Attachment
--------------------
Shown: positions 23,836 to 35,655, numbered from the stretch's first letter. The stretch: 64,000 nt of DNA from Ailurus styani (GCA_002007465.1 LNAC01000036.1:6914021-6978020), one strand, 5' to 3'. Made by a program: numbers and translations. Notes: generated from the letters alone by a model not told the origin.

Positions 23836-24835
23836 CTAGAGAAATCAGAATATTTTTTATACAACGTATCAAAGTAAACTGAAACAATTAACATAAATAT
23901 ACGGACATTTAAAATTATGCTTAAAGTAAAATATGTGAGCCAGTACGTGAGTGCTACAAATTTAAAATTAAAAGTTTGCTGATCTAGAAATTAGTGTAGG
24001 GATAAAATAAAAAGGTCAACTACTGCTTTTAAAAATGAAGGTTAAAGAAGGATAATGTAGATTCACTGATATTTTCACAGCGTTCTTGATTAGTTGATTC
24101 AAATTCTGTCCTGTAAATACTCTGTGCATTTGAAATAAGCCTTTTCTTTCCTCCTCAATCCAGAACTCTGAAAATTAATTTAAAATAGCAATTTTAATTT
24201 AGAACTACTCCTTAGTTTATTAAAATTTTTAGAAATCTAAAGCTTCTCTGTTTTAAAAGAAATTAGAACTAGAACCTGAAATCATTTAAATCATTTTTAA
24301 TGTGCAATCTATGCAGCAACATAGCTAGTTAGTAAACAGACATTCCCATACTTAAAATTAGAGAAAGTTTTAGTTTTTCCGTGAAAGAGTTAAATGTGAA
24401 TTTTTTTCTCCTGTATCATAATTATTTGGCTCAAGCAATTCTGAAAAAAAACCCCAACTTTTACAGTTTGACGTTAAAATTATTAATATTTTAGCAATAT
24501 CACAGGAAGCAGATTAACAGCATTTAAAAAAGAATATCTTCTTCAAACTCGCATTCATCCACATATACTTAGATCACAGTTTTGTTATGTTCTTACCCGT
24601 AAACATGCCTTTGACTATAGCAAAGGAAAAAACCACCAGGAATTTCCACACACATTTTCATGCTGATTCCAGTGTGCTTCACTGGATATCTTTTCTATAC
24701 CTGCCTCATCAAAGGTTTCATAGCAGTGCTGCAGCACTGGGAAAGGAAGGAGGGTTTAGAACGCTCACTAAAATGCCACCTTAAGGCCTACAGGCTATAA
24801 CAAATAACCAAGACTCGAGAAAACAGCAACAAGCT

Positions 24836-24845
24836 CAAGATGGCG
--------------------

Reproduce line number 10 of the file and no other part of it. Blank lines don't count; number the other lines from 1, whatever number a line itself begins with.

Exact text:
24501 CACAGGAAGCAGATTAACAGCATTTAAAAAAGAATATCTTCTTCAAACTCGCATTCATCCACATATACTTAGATCACAGTTTTGTTATGTTCTTACCCGT